Forschungsschwerpunkt BioComp

BioComp-2.0-Projekt #4

Dynamic changes in mitochondrial membrane protein composition and proteome redox changes during the yeast metabolic cycle


Bruce Morgan - Frederik Sommer/Michael Schroda - Timo Mühlhaus


Yeast cells grown in continuous culture can synchronize spontaneously and stably with respect to a phenomena termed the yeast metabolic cycle (YMC). The YMC is homologous in many respects to circadian clocks that are widely present in other organisms. The YMC involves coordinated cell cycle division, large-scale synchronized oscillations in transcript levels and oscillations in many cellular metabolites. YMC progression can be observed by monitoring dissolved oxygen levels in continuous culture which exhibit high amplitude oscillations as the cells periodically switch between predominantly fermentative and predominantly respirative modes of metabolism. The YMC is believed to be intrinsic to all yeast cells but is observed in the controlled conditions of a continuous culture due to the population synchronization which is achieved. According to biological dogma, it could be assumed that the coordinated transcriptional and metabolic oscillations in the YMC are simply a result of cell cycle synchrony: cyclin-CDK complexes drive transcriptional changes, which in turn give rise to changes in cellular metabolism. However, recent studies have clearly demonstrated that cell-cycle-associated transcriptional and metabolic cycles can still be observed in the absence of any classical hallmark of cell cycle progression and even proceed in the absence of any mitotic or G1 cyclin. Thus it appears that there are free-running cell-cycle associated transcriptional cycles that are (or can be) independent of cyclin-CDK activity. Likewise recent studies indicate that there are circadian and ultradian (shorter than a day) metabolic/redox cycles that proceed independently of any transcriptional activity. Perturbations in redox state during the YMC impact upon transcriptional and cell cycles suggesting a causal relationship in the opposite direction to what might classically be expected. At minimum, it appears that cellular time-keeping is much more complex than previously assumed and is based upon multiple independent oscillators (metabolic, transcriptional, cyclin-CDK) with extensive cross-talk between them.

In this BioComp project we plan two subprojects. First, during the YMC as the cells switch back and forth between different modes of metabolism, gross changes in mitochondrial morphology have been observed. Mitochondria switch between an 'orthodox' state with tightly folded cristae and a close association between the inner and outer mitochondrial membranes and a 'condensed' state with less folded cristae and greater separation between the inner and outer membranes. It has previously been observed that these changes are associated with mitochondrial activity. However, how the changes are mediated at the protein and membrane level is unclear. In this subproject we will investigate mitochondrial membrane protein composition in mitochondria isolated from cells at different stages of the YMC. This project will contribute to the BioComp consortium in several aspects, for example in the establishment of techniques for obtaining ultra-pure samples and in the development of bioinformatic methods for reducing 'noise' in proteomic mass spectrometry data.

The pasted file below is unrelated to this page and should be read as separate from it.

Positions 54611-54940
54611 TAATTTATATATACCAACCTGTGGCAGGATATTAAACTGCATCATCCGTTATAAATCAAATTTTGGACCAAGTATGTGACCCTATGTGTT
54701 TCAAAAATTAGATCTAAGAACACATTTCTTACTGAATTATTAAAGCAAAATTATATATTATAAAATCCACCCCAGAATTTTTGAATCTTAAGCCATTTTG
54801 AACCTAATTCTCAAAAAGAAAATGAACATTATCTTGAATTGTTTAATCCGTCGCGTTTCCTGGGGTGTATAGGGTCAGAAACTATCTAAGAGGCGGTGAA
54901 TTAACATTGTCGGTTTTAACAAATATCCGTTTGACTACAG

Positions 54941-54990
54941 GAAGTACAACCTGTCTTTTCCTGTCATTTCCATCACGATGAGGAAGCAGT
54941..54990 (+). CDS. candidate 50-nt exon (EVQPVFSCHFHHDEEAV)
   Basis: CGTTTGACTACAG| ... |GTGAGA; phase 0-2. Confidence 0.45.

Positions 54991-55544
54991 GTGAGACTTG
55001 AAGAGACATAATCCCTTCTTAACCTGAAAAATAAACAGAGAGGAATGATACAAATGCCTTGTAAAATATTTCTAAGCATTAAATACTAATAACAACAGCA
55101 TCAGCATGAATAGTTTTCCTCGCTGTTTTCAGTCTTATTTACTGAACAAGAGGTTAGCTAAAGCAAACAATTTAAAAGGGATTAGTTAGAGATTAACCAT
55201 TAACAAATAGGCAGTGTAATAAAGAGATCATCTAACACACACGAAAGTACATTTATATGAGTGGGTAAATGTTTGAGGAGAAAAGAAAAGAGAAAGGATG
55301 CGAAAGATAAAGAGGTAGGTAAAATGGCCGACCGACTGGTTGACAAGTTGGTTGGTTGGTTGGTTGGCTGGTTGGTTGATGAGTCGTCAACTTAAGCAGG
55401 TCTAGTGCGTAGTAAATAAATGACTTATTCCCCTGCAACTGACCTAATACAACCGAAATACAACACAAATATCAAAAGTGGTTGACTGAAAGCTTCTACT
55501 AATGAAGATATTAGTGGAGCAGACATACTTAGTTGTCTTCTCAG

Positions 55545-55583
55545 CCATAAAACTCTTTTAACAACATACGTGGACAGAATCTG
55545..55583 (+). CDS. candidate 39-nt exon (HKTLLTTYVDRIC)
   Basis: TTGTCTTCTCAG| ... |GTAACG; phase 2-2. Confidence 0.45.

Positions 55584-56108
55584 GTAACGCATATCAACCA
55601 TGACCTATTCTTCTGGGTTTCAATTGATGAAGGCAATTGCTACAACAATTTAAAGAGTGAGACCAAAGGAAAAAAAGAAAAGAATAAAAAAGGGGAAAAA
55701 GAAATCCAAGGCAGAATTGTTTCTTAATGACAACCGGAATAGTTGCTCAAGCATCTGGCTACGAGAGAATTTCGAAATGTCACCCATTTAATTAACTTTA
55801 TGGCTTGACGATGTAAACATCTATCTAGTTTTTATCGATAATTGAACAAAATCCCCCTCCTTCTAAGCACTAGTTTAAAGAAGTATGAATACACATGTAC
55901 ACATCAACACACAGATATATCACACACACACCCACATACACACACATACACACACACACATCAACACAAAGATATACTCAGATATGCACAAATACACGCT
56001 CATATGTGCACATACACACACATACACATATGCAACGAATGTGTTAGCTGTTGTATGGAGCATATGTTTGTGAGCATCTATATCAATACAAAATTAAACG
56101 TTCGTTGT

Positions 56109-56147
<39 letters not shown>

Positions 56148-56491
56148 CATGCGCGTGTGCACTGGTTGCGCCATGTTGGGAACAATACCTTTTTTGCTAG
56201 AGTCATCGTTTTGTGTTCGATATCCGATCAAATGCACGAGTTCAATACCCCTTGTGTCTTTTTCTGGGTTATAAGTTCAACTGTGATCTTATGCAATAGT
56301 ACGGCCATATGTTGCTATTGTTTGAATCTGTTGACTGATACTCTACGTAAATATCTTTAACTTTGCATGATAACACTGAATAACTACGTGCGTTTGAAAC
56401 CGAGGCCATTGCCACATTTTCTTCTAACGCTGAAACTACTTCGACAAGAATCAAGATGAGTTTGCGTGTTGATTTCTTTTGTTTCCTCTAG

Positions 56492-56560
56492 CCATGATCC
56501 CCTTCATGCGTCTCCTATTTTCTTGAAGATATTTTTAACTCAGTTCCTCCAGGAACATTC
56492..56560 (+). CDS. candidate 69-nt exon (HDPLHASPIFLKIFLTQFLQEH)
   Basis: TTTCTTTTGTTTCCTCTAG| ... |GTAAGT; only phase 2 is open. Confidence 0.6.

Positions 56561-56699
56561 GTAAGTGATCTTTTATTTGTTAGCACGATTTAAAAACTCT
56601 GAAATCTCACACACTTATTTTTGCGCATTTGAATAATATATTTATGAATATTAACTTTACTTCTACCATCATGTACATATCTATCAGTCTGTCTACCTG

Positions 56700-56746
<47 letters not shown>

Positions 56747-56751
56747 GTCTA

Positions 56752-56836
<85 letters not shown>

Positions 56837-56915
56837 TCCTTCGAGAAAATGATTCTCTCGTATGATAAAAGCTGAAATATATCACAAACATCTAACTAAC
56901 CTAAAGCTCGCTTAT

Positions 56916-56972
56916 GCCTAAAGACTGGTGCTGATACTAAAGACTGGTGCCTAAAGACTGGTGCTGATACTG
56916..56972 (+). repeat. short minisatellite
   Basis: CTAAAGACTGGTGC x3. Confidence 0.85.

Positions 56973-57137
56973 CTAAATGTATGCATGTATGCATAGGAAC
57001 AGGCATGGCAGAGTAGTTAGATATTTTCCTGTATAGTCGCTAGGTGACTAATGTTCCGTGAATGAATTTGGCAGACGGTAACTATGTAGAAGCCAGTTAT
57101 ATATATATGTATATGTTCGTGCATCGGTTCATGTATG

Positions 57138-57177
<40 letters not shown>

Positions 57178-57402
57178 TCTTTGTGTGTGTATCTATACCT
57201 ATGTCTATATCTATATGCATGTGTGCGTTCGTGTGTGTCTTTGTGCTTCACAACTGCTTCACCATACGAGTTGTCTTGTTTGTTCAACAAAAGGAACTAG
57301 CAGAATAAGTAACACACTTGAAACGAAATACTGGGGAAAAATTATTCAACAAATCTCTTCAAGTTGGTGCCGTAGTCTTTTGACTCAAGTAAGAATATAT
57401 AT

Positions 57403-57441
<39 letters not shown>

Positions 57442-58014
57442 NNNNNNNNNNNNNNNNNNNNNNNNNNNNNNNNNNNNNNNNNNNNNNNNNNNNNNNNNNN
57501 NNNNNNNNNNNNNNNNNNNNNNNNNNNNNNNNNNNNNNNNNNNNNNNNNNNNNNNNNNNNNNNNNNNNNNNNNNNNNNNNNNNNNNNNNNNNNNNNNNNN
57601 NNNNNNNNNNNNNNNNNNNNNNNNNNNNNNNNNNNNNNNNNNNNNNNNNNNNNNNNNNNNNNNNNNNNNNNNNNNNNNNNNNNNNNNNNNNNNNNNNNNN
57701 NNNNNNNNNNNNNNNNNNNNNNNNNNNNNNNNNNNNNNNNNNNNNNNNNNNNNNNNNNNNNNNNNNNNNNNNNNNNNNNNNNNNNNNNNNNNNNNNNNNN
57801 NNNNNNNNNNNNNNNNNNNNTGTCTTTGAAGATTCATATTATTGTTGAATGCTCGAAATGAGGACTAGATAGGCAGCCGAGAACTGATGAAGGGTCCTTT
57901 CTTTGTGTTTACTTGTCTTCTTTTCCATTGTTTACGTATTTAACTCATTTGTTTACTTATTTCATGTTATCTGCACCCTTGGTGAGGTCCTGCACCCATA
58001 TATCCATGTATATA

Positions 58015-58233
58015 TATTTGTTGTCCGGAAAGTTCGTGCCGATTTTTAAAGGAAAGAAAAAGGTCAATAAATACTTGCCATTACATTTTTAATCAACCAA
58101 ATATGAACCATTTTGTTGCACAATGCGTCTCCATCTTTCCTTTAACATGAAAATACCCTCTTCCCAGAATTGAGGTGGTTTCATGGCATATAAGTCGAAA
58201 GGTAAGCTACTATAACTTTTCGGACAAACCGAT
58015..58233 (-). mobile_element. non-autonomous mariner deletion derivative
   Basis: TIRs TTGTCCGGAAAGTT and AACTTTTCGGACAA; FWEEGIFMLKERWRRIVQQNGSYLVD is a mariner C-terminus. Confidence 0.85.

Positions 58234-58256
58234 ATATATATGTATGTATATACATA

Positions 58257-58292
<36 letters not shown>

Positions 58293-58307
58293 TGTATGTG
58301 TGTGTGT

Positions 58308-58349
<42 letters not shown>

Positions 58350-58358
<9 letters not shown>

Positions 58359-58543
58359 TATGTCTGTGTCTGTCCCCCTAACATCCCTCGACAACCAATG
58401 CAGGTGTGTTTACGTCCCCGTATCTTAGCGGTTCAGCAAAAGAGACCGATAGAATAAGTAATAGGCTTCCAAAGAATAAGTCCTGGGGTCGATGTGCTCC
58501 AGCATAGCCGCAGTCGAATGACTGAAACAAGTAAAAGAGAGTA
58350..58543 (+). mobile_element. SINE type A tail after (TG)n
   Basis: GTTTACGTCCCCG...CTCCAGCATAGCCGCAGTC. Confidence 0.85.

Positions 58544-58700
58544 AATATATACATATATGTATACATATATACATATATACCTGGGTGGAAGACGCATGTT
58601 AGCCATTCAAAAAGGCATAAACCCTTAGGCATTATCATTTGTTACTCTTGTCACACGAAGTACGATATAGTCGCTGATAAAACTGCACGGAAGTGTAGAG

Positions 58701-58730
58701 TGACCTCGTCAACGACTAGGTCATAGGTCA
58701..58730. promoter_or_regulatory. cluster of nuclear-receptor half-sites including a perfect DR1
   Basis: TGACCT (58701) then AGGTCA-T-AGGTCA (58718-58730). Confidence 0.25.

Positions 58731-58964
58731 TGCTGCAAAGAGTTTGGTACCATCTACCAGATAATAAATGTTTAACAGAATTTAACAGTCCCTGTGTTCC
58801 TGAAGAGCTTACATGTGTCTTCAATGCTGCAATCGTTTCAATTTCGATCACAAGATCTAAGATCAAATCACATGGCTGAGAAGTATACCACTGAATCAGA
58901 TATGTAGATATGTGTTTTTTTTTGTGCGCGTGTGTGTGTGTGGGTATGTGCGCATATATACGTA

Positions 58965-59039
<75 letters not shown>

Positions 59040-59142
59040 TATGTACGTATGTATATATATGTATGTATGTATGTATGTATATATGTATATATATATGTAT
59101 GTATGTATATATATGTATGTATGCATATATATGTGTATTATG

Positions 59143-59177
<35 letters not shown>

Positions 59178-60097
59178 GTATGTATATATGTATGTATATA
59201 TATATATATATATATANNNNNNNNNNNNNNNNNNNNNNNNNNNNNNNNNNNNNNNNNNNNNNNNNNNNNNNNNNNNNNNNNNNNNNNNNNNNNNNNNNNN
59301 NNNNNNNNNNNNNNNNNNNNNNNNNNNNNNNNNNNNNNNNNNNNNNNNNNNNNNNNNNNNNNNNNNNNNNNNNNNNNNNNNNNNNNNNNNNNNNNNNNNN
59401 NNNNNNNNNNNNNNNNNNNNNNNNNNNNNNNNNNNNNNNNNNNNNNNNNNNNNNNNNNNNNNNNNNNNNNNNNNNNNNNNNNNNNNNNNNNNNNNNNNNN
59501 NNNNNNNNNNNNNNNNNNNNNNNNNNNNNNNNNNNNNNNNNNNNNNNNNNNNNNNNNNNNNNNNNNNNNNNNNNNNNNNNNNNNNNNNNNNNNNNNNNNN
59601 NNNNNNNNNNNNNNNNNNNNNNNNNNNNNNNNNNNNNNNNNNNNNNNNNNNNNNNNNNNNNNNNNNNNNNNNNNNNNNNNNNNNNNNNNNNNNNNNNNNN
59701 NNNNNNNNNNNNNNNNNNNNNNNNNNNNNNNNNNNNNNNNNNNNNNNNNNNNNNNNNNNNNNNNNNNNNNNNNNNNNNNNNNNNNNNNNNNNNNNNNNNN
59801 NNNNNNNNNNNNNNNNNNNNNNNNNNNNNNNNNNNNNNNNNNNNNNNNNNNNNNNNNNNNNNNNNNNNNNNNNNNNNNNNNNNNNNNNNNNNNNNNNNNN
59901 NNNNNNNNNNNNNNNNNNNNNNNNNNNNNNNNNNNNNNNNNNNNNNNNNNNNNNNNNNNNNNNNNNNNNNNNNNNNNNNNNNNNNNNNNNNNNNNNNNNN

In the second project we will use redox proteomics to look for changes in protein redox states (specifically cysteine thiol oxidation to disulfide bonds) as cells progress through the YMC. We observe that perturbations of redox state, especially the addition of peroxides to YMC-synchronized yeast cultures, strongly perturbs YMC progression, in a manner that is dependent upon the phase of the YMC at which peroxide is added. At some defined phases of the YMC, peroxide addition can even trigger a complete resetting of the YMC leading to initiation of a new YMC cycle. Interestingly, we observe changes in endogenous peroxide levels during the YMC that lead to changes in the oxidation state of thiol peroxidases. Deletion of thiol peroxidases (peroxide scavenging enzymes) can modulate the effects of peroxide addition. We speculate that thiol peroxidases pass on their oxidation to specific target protein, for example transcription factors, thereby serving to couple metabolic and transcriptional cycles. We are currently using OxICAT methodology to observe changes in protein redox state during the YMC and following treatment with exogenous peroxide. We will investigate how these changes are affected by the deletion of specific thiol peroxidases either alone or in combination.

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